How to Identify, Correct and Prevent Clogged Pump Impellers

Dec. 24, 2021

Pump Impeller


Nearly anything can clog a pump impeller if it is the right size. Very small grains of sand, for example, will pass right through. Larger debris is trapped in the pump basket. Only debris of the right size – too small for the pump basket, but too big for the pump impeller, will clog your impeller, such as:

  • Pine Needles

  • Flowering Tree Stamens

  • Small seeds

  • Grass clippings

  • Small pebbles

  • Chunks of pool plaster

Most impellers nowadays are known as ‘closed vane’ impellers, which has a cover on the front of the impeller, to create the suction and draw the water in and out of the pump. Open vane impellers, also called vortex impellers, clog very rarely – but these types of impellers are only seen on old brass pool pumps, or large trash pumps.


In front of the impeller is often a diffuser, also called an Impeller Shroud, screwed on to the seal plate, covering the impeller, to create the proper hydraulics to produce the suction and pressure. Your pump may also have an impeller wear ring that fits over the impeller.


How to Tell if Your Pump Impeller is Clogged

  • The pump is making cavitation noises – loud, low grinding noise.

  • The filter pressure is about half of what it normally reads.

  • The pump basket doesn’t fill up with water (as seen through a clear lid).

  • The water in pump is slowly moving, or swirling.

  • The water flow is diminished or lower than normal.

But…it Could be Something Else

  • Air leak before the pump, usually on the pipe that screws into the pump.

  • Closed valves on the suction side (main drain, skimmers).

  • Clogged or collapsed skimmer pipes.

  • Loose pump lid, loose pump drain plugs.

  • Very dirty pool filter, or valves closed on return side.

OEM Pump Impeller

How to Clean a Clogged Pool Pump Impeller

Turn off pump at the breaker. Remove the pump basket and try to reach the impeller with a small piece of wire or just your fingers. Use a swirling motion to dislodge debris, then scoop out by hand.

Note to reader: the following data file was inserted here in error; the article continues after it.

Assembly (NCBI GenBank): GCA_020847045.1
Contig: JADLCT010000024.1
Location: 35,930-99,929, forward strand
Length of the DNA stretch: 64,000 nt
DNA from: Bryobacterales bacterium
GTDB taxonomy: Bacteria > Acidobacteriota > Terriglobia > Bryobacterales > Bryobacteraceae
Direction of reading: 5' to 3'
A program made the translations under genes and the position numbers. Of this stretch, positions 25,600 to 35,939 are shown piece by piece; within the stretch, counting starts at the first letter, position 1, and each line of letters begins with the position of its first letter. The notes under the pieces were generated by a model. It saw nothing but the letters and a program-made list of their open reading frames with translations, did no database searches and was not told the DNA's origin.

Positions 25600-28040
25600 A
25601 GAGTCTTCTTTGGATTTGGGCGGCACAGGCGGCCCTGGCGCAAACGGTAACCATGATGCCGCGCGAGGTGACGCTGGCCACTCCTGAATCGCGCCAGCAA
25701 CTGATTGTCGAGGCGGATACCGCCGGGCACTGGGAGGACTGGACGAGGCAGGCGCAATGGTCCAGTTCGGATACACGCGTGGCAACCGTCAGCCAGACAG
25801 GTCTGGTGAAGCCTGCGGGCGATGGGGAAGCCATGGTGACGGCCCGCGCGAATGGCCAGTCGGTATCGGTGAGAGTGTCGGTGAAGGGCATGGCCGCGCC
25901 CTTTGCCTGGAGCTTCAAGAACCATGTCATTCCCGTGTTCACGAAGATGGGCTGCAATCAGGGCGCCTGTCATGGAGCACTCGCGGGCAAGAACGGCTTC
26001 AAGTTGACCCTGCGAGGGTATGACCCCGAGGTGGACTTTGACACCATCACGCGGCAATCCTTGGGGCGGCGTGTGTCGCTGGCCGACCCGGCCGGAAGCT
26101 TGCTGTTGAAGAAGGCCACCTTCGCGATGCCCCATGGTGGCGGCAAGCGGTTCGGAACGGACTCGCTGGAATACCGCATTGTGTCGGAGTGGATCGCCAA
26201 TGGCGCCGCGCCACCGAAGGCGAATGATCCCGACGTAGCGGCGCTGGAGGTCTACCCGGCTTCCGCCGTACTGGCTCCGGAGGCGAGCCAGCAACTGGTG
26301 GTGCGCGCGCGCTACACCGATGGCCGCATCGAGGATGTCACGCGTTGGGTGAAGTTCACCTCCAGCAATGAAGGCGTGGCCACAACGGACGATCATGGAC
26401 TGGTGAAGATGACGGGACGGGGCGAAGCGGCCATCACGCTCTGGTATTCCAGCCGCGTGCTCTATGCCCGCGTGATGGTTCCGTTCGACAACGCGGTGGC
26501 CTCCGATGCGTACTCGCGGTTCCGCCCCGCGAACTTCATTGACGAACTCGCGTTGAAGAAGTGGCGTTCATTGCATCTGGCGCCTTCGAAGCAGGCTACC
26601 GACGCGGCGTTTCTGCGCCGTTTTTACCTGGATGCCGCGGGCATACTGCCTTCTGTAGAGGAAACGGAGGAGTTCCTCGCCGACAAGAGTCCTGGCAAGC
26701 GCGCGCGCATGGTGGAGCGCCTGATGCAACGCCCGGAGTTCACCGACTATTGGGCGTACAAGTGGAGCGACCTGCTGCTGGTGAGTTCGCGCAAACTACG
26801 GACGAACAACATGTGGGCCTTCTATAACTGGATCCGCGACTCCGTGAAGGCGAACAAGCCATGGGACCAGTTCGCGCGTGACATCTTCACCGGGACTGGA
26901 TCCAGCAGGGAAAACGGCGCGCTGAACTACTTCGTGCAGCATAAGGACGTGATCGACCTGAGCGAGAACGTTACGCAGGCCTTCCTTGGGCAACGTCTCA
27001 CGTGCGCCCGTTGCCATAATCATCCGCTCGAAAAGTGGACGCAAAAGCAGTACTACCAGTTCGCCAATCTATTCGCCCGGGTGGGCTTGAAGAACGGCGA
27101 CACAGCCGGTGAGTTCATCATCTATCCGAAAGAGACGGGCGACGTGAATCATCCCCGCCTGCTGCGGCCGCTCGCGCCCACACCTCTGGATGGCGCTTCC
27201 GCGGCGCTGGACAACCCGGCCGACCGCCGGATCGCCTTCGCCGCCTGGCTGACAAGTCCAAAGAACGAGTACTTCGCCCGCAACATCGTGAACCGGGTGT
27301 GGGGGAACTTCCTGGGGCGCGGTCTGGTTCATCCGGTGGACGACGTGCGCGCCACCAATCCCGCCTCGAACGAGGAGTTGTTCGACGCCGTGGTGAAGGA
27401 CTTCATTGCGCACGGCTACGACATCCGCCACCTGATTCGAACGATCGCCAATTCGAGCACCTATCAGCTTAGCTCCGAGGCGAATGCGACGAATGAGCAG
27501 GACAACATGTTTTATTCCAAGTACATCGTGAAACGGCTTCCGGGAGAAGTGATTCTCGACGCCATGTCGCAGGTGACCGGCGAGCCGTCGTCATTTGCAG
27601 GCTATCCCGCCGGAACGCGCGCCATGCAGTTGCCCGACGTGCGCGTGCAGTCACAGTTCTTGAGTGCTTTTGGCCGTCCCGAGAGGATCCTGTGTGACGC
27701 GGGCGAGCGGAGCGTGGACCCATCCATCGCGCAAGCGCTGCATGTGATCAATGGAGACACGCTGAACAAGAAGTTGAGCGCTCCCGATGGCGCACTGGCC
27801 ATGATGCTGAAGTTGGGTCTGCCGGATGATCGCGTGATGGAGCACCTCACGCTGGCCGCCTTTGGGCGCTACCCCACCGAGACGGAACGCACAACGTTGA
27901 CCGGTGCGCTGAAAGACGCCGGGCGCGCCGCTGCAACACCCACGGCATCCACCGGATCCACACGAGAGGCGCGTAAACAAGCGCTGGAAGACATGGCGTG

Reassemble and turn on pump. You may have cleaned it, but if symptoms continue, you’ll need to dig deeper and disassemble the pump, to gain access to the impeller.

  • Separate the volute, by removing the clamp band or 6-8 bolts that hold the seal plate to the volute. Don’t mistakenly remove the 4 motor bolts.

  • Pull the motor straight back (it may be HOT), to separate the pump, and stand the motor on end, to look into the impeller.

  • Remove the diffuser or impeller shroud if present, to expose the impeller.

  • Use a very small but long screwdriver, or piece of strong wire, or needle nose pliers to clean the impeller

  • For small rocks or seeds that are stuck in the vanes, use wire to push them back towards the center opening.

How to Prevent a Clogged Pool Pump Impeller

  • Don’t run the pump without the pump basket in place.

  • Some pump baskets lock into place with a twisting motion.

  • Use skimmer socks during the time of year (usually spring), your impeller clogs.

  • Trim back offending trees or bushes, or otherwise manage the debris.

  • Use a nylon knee sock, or foot of a pair of panty hose (ask first!) to line the inside of your pump basket.


Clogged impellers are common in the springtime, when small spring debris is flying off of the trees. Some pumps seem to have more trouble than other pumps with clogged impellers. It’s important to identify and correct the situation quickly, or your water quality will suffer, because your flow rate has been reduced by 50-80%.


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